Q: What was it about your father that inspired you to get into education?

A: The way he interacted with the kids and the other educators. You just wanted to be like that. He made the kids feel good by simply being there and taking interest in them. My mom (Marsha, who resides in Brownwood) tells me we’re exactly alike. All of our relatives say the same thing.

Q: Are there some major changes in public education you would like to see made by the state legislature?

A: I agree with all the accountability (testing) part. I do think we need standardized tests, as far as a measuring stick. But I don’t think a kid should get a diploma solely on whether they pass a standardized test. Where the rubber meets the road is in the classroom, and I think that’s why Glen Rose has been successful.

Q: What is the most satisfying aspect of working with students?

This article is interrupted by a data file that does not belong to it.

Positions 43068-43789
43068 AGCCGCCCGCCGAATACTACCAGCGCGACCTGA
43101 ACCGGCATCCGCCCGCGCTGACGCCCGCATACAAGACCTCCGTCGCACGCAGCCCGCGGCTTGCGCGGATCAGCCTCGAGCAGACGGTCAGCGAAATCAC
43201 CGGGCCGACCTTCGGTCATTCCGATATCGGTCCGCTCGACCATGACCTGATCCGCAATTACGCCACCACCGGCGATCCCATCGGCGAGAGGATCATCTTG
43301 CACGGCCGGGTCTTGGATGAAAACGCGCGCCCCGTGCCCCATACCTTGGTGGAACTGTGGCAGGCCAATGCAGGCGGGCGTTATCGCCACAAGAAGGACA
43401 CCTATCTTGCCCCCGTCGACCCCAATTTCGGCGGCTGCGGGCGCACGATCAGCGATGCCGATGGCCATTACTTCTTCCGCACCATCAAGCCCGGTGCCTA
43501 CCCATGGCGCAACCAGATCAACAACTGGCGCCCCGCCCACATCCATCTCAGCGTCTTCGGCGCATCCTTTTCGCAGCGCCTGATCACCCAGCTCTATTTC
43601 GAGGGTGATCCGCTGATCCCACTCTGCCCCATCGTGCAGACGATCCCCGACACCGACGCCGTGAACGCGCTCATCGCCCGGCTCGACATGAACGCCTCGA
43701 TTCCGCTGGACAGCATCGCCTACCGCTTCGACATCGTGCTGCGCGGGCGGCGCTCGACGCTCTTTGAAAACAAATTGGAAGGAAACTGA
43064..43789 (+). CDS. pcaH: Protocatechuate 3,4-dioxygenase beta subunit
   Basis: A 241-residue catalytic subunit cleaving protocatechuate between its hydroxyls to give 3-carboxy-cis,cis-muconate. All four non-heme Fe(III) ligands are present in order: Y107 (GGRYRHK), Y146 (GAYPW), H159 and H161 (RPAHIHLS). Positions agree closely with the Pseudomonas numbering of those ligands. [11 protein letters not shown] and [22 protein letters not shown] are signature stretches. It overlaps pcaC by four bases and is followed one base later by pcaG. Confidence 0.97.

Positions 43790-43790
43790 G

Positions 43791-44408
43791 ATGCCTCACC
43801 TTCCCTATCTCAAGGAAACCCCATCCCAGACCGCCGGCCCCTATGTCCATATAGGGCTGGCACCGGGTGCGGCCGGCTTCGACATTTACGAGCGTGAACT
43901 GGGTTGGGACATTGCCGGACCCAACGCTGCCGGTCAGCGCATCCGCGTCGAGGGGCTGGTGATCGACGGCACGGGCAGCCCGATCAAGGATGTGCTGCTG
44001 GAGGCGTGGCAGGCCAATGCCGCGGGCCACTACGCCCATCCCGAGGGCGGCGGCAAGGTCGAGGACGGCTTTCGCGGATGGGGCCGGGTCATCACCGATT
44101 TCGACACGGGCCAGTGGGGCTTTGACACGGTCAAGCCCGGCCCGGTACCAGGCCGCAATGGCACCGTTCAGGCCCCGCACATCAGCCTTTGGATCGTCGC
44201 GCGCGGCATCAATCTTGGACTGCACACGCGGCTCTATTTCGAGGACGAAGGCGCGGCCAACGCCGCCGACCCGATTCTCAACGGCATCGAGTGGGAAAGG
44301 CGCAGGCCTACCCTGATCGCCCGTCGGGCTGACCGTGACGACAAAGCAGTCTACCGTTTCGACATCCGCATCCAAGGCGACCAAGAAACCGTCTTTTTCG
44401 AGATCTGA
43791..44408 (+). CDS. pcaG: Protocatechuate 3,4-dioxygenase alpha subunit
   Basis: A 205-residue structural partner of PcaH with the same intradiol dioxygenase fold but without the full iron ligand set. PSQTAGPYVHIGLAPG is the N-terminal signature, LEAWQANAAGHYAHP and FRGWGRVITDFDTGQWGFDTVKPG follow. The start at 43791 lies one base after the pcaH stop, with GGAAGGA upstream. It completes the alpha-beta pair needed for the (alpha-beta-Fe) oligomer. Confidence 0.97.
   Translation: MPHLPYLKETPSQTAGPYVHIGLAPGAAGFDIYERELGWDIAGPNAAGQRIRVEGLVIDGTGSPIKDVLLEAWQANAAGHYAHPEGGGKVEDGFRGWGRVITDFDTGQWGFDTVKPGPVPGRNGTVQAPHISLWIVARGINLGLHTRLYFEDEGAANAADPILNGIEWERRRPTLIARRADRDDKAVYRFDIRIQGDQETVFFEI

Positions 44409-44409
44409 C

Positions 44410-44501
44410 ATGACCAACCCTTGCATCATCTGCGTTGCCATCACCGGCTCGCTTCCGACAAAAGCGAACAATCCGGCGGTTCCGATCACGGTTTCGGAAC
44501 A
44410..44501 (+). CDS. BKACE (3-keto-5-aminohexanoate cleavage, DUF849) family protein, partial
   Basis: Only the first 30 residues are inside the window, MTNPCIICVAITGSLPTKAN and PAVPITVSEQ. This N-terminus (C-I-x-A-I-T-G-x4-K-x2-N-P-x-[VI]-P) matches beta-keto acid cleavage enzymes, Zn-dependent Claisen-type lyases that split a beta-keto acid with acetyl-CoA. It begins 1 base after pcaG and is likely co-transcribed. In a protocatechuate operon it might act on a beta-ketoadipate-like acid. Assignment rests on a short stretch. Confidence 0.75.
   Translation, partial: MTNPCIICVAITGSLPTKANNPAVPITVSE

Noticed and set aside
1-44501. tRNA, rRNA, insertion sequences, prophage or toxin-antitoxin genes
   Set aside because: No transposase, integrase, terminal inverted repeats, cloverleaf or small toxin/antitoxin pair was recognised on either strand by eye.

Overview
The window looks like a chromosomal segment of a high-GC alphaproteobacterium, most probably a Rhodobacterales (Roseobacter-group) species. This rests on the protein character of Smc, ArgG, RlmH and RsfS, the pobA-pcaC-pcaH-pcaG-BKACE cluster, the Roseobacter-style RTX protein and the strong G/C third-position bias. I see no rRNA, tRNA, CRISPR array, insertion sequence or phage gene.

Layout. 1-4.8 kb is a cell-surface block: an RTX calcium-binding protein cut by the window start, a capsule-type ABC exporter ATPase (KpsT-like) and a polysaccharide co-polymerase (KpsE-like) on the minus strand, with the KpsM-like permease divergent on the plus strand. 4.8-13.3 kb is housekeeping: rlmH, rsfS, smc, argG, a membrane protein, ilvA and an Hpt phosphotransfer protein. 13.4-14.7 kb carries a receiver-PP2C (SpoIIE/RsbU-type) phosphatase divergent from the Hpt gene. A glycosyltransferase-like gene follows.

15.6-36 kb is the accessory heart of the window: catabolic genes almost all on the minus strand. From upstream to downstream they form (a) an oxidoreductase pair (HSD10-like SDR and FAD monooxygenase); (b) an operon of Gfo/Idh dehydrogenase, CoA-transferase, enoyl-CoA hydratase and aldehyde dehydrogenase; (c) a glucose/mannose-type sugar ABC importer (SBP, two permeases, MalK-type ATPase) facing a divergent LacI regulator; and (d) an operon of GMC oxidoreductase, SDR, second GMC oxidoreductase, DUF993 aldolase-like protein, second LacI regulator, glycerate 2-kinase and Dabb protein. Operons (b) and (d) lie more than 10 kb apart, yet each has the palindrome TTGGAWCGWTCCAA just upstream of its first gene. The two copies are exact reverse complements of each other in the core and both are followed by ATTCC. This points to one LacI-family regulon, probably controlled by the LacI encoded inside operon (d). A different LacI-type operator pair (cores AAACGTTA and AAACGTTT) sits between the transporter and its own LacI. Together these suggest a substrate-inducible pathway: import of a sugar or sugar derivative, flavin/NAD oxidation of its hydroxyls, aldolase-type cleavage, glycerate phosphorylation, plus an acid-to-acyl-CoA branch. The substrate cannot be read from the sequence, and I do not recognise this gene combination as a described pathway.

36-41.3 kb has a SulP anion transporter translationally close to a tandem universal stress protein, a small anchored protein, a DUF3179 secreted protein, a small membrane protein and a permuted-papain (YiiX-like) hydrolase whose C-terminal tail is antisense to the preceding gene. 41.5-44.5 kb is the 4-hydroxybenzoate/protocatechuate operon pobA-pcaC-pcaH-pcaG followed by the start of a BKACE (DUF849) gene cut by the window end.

A: I like seeing kids figure it out. After you have given the kids just enough (to get their interest); when they put their thought into action. (Also) seeing them applying what they’ve learned and seeing their hard work and dedication paying off.

GLEN ROSE – The new principal at Glen Rose High School, Kelly Shackelford, sat down recently to talk about his career and his start here — just nine days into the new school year.

Shackelford, 42, was born in Knox City and graduated from Gunter High School. He had served as principal of Bowie High School for five years when he was chosen in June to replace Tommy Corcoran as GRHS principal.

Shackelford’s 13 years at Bowie also included time as head baseball coach, assistant high school principal, junior high principal and administrative assistant. He began his career in Nocona as a teacher and coach before a three-year stay at Hico High School. At Hico, he was the head baseball coach and a football assistant.

Kelly and his wife, Margaret, have two children, both boys. Carter, the oldest, is a freshman at Hardin-Simmons University in Abilene, where he plans to play football and baseball. Davis, a freshman at GRHS, also is a multi-sport athlete who excels in baseball and football.

Questions and answers to follow:

Q: How long have you been working in education?

A: This will be my 10th year. I was a coach for nine years.

Q: What impression has GRHS made on you so far?